Hollywood's film industry has provided entertainment to the world for years, and that has resulted in its affecting our culture in many ways. Because of that, some people have understandably been concerned that the movie industry's influence isn't always a positive one.
For a long time, those criticisms have most often centered around sex or violence, or that Hollywood has a "liberal bias" of some sort. But there's a truly vile problem in Hollywood that rarely gets as much attention:
The film industry allows powerful men to get away with terrible and abusive behavior without ever facing any major consequences for their actions.
In an article that appeared recently in Elle, writer Sady Doyle criticizes Casey Affleck's Oscar win on the basis that he was accused of sexual harassment and abusive behavior during the filming of a film seven years ago, and that handing him an Oscar for his role in Manchester by the Sea isn't appropriate.
It sounds likely that Affleck has a deeply creepy side, as he's accused of berating women on set, and drunkenly crawling into bed with an unwilling co-star at one point during production. That behavior didn't seem to hurt his career much, and Doyle believes that honoring him with an award sends the message that his successes are more important than the suffering of his female victims.
Hollywood has always rewarded those who consistently deliver a moneymaking product, and the industry has often turned a blind eye to abusive behavior. There is a long list of past examples that should have served as cautionary tales about keeping predatory creeps out of power in the movie industry, but instead, many of these men are at the top of their game, or they're considered geniuses and their abuses are minimized. It is clear that an ability to fill theater seats is more important.
For instance, Roman Polanski drugged, raped and sodomized a 13-year-old girl in the late '70s, and when he fled America to avoid what would've probably been a very short prison term, he was still able to continue making films and presumably lived the comfortable life of a rich film director abroad.
In an interview soon after escaping justice, Polanski was defiantly quoted as saying:
"If I had killed somebody, it wouldn't have had so much appeal to the press, you see? But...Fucking, you see, and the young girls. Judges want to fuck young girls. Juries want to fuck young girls. Everyone wants to fuck young girls!"
Then there's Stanley Kubrick, an obvious moviemaking genius. But some stories of the lengths Stanley Kubrick put his actors through make him sound like a monstrous character straight out of one of his films. Kubrick wanted Shelley Duvall in his adaptation of The Shining, and it's almost as if he chose her specifically so he could torture the actress with almost constant emotional abuse. He demanded that she submit to a record number of takes of stressful scenes (actually setting a world record), and demanded that no one on set show Duvall any sympathy. The harrowing and frayed breakdown of Wendy Torrence in that film isn't all due to great acting; it seems almost certain that Kubrick's abusive behavior toward Shelley Duvall resulted in the actress's nearly having a mental breakdown.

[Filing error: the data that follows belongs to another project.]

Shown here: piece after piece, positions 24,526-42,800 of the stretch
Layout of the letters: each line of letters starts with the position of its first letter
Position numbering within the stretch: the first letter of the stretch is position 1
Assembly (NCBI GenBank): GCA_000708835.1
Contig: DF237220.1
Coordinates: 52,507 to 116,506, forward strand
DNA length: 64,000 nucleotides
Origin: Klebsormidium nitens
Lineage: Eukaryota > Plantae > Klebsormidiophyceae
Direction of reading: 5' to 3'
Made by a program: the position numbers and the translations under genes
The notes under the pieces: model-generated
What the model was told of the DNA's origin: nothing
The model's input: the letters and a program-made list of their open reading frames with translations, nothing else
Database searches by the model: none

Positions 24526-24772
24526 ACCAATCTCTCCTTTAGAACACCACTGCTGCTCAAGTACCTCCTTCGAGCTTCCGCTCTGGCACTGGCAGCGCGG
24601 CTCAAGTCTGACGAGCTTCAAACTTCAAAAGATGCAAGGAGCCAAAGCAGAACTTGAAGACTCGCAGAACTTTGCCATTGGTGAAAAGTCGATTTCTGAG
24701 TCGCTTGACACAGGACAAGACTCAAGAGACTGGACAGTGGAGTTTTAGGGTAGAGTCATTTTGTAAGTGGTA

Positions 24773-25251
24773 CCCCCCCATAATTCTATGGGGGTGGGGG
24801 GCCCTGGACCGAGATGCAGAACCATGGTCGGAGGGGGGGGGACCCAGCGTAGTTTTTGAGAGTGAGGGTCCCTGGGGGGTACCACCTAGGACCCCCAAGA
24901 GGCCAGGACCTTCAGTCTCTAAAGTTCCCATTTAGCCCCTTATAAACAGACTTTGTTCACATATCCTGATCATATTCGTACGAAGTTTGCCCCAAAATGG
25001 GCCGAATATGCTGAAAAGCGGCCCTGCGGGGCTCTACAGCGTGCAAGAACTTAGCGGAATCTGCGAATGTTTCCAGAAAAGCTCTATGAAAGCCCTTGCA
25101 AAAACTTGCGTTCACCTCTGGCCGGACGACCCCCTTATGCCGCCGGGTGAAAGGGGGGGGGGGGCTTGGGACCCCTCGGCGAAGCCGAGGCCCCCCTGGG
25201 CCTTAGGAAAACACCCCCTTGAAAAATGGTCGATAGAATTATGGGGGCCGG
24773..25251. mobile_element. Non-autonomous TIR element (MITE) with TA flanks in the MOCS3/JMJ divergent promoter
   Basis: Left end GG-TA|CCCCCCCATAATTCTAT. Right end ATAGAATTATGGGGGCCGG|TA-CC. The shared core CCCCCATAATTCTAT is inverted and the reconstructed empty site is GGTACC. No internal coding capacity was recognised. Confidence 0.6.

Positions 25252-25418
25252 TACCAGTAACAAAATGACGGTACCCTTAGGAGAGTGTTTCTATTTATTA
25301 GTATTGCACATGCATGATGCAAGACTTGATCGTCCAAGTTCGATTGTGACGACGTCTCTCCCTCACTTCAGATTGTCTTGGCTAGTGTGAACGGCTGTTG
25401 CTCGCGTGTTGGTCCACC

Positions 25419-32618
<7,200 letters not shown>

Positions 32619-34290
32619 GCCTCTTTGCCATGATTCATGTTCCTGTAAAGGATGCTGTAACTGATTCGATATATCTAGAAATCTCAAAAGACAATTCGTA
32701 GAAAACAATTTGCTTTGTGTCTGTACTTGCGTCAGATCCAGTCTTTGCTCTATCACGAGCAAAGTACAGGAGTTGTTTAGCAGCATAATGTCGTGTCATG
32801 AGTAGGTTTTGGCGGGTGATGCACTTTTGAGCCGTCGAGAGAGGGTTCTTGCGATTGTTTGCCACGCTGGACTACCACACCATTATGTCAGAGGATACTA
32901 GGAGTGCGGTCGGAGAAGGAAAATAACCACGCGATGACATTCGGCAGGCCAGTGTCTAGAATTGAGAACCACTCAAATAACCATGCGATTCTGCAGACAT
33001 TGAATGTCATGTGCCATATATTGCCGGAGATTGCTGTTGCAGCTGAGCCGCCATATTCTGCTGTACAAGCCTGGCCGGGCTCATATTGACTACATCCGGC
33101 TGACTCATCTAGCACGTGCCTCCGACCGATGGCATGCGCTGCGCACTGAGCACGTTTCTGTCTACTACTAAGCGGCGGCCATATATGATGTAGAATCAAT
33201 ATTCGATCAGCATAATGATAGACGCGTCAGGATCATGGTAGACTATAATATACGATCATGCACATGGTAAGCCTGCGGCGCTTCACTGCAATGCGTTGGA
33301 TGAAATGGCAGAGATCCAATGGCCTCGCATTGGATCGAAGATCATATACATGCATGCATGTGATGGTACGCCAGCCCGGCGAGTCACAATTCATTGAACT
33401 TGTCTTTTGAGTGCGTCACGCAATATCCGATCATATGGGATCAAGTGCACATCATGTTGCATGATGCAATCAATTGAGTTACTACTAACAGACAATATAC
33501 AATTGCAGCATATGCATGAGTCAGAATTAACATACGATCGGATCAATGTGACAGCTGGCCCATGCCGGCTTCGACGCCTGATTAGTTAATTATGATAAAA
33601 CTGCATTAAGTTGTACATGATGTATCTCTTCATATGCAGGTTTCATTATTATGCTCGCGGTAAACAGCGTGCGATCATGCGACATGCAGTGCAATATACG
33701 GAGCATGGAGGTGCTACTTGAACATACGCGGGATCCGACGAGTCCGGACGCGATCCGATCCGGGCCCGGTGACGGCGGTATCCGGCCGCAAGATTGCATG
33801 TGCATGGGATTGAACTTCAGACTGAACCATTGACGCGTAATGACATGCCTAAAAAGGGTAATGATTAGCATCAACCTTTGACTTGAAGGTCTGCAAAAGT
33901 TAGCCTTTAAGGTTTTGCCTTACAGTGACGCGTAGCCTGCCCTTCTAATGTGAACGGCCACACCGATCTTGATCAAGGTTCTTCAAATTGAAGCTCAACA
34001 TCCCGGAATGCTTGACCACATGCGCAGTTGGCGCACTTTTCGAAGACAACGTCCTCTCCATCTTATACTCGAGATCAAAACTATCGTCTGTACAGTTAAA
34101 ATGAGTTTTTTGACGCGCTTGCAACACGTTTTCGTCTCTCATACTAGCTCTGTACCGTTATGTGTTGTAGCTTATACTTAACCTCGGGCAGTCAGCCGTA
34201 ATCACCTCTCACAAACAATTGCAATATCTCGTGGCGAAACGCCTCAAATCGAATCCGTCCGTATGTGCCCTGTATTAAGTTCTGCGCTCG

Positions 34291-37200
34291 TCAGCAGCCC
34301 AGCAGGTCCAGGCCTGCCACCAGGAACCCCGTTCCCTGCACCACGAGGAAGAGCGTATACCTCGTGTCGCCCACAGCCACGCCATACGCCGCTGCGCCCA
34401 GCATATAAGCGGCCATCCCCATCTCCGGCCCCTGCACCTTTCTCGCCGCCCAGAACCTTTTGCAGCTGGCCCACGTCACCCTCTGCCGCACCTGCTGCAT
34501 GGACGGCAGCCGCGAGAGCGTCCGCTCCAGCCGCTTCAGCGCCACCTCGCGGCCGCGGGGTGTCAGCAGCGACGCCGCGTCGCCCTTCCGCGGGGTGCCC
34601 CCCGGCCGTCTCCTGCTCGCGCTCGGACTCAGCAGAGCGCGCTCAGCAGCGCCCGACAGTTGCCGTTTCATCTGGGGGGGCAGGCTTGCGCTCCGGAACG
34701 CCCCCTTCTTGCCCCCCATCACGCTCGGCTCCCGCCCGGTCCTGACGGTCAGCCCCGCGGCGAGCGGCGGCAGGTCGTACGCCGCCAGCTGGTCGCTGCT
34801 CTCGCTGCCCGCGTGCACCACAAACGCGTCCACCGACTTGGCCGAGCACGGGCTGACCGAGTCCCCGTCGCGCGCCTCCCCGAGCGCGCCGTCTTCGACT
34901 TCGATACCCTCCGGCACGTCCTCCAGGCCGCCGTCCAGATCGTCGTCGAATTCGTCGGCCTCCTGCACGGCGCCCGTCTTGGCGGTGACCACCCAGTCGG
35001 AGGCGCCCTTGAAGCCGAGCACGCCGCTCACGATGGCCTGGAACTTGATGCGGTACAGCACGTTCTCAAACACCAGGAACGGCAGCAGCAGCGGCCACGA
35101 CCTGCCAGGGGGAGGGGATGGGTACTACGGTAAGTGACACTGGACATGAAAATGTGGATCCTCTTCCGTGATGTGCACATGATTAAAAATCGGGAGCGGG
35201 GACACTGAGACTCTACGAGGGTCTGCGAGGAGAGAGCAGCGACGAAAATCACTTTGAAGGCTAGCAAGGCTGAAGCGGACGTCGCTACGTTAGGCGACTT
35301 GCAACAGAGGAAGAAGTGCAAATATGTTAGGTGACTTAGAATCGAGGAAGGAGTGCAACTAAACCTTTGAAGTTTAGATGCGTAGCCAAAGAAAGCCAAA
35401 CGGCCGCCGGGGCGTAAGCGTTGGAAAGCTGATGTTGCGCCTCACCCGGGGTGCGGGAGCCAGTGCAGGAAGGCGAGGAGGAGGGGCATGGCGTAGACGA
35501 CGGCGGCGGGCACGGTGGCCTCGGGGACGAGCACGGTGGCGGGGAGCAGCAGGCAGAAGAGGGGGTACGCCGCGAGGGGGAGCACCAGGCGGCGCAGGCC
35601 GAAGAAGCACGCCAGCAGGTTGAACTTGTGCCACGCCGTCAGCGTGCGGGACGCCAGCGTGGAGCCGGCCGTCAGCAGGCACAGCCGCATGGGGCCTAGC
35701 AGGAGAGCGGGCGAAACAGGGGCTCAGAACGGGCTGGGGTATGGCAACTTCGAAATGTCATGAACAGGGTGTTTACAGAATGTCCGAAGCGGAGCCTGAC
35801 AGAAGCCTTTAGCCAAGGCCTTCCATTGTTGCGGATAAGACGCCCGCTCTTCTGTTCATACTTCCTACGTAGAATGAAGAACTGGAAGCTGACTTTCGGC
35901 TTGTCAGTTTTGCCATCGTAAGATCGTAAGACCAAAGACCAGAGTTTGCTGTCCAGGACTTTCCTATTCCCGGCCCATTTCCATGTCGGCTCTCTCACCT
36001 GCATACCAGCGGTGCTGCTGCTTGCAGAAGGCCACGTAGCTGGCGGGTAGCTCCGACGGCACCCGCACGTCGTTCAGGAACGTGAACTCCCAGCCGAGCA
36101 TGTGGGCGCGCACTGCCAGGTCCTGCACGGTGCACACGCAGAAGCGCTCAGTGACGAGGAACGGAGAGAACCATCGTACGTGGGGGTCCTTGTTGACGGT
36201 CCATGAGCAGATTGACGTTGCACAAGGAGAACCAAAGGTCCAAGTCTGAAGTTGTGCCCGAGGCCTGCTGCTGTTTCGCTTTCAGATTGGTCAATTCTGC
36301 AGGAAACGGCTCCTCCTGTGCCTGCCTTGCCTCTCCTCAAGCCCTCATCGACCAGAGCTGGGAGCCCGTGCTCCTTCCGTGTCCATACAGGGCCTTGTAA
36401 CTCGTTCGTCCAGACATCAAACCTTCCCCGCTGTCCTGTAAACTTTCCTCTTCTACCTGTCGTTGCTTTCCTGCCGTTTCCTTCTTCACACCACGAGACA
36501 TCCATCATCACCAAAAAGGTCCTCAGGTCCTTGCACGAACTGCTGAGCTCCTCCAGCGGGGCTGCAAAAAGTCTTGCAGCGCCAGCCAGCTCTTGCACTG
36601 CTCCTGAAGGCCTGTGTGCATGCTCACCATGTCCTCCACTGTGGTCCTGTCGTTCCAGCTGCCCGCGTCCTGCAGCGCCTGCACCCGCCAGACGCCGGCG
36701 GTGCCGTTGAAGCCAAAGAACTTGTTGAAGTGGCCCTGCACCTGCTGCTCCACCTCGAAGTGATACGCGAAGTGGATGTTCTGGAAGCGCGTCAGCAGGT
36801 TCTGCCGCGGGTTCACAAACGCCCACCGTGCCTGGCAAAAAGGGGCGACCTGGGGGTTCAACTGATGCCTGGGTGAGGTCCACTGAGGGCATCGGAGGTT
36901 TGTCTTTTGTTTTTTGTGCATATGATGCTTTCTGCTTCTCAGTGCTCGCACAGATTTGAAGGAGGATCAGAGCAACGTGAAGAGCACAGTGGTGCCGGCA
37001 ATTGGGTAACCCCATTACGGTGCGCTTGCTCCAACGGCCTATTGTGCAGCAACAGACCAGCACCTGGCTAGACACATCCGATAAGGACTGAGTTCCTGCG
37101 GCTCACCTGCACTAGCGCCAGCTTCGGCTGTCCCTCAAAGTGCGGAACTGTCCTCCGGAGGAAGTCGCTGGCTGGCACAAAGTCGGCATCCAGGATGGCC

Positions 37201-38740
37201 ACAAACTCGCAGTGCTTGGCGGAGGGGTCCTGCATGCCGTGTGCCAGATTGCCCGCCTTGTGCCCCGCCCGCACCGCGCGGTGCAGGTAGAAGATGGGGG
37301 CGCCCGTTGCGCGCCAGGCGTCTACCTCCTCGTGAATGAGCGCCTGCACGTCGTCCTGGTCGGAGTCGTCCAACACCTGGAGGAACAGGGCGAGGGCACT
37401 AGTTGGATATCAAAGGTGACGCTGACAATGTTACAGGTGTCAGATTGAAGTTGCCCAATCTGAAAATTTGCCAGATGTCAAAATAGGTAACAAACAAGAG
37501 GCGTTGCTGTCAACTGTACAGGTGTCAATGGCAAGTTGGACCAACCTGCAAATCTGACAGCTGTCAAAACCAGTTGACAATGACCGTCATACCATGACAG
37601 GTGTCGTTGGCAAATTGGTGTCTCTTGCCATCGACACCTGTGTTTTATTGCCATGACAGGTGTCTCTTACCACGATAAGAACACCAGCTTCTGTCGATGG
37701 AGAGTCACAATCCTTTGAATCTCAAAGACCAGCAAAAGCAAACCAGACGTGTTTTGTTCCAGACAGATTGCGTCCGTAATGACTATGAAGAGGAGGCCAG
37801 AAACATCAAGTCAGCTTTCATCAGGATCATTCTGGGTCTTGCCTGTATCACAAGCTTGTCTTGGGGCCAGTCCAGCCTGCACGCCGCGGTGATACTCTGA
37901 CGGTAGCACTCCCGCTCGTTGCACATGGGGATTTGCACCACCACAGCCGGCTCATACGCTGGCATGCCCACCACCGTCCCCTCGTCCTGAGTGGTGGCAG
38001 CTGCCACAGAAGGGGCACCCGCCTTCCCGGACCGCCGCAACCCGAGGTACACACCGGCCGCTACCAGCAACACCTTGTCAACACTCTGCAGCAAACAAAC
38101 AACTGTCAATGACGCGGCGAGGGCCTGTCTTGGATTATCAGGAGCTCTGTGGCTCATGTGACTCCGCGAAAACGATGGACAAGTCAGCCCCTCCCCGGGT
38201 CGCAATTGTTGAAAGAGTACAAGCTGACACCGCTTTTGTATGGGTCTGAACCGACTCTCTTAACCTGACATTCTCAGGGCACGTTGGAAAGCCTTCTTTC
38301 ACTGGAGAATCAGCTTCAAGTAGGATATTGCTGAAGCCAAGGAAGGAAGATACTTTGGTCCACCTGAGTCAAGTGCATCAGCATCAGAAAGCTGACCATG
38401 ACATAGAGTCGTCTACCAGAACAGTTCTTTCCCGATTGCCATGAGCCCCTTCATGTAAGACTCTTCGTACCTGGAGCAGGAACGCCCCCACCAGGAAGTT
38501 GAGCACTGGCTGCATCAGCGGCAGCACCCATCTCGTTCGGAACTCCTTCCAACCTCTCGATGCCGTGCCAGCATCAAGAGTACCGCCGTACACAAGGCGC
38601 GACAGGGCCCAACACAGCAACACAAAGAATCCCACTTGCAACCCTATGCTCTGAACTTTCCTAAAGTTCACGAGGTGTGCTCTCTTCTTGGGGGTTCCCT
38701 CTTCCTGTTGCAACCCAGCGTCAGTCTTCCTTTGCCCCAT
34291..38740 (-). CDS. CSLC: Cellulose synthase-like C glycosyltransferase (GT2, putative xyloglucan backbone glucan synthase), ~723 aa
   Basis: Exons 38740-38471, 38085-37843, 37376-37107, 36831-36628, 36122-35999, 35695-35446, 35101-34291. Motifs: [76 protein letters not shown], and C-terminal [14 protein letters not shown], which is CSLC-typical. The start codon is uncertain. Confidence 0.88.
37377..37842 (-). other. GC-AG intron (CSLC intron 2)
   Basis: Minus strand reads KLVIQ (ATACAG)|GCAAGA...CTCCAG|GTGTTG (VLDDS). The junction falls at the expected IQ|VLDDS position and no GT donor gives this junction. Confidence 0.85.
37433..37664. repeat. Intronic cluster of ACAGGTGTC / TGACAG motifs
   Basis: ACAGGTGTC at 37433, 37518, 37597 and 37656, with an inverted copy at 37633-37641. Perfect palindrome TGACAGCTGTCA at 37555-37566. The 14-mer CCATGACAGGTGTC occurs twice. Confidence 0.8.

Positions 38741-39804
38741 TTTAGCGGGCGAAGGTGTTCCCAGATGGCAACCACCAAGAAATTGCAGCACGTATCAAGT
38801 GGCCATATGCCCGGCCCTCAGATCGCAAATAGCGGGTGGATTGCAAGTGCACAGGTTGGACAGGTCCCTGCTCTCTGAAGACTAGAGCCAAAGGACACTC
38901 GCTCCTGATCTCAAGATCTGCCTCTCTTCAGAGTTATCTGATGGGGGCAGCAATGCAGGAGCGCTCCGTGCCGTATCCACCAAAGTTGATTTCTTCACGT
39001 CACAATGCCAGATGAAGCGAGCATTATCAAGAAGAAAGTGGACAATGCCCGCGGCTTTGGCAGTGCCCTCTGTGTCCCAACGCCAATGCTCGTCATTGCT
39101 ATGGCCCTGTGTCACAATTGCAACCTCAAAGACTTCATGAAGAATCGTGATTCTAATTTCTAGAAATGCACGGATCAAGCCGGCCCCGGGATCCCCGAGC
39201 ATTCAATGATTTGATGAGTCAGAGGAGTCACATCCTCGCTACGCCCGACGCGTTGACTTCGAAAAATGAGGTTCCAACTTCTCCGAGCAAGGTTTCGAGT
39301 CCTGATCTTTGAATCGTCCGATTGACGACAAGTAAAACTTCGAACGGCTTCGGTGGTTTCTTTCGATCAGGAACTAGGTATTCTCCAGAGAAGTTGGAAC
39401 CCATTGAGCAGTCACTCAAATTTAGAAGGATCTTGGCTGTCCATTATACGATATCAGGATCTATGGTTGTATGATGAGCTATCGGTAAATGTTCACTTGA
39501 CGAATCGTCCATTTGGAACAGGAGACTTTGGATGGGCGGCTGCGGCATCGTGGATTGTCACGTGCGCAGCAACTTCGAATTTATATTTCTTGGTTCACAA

In the 1972 film Last Tango in Paris, director Bernardo Bertolucci and Marlon Brando conspired to execute the famous "butter" scene without the consent of actress Maria Schneider, who was traumatized by its filming. The two men decided that it would be a good idea not to tell her what was going to happen so that her reaction to the filmed rape would be authentically humiliating. Schneider was deeply affected by the experience, and spoke about it for years, but was basically ignored.
More recently, Mel Gibson's career seems to be rebounding after his abusive behavior toward women and his racist comments sidetracked him for a few years. Despite cringeworthy evidence that Gibson is an awful human being, he seems to have been forgiven, and is back as a player in the film industry. It seems as if Hollywood forgives nearly everything as long as a male star is still bankable. (Warning: The Mel Gibson video above contains profanity and abusive language.)
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What do all of these situations say about the Hollywood film industry?
At its heart, Hollywood is still deeply sexist, and the list of men holding power in the industry who've been allowed to get away with terrible abuses is staggeringly long. On its best behavior, the industry still caters to white audiences, and treats women differently from the way it does male leads. There are multiple double standards at play, so accusations that Hollywood is "liberal" seem wrongheaded. If anything, Hollywood is a perfect example of a patriarchal power structure that insulates powerful males from the consequences of misogynous behavior that's clearly abusive, and sometimes criminal.
It's important to remember that when stars like Casey Affleck or Mel Gibson are rewarded for their creative endeavors, in no way should that excuse their terrible behavior. They have privileges that their victims do not, and those victims shouldn't be forgotten or dismissed. Just because an actor plays a good guy on screen doesn't mean they're good guys in real life, and the industry needs to start holding its male stars more accountable for their actions.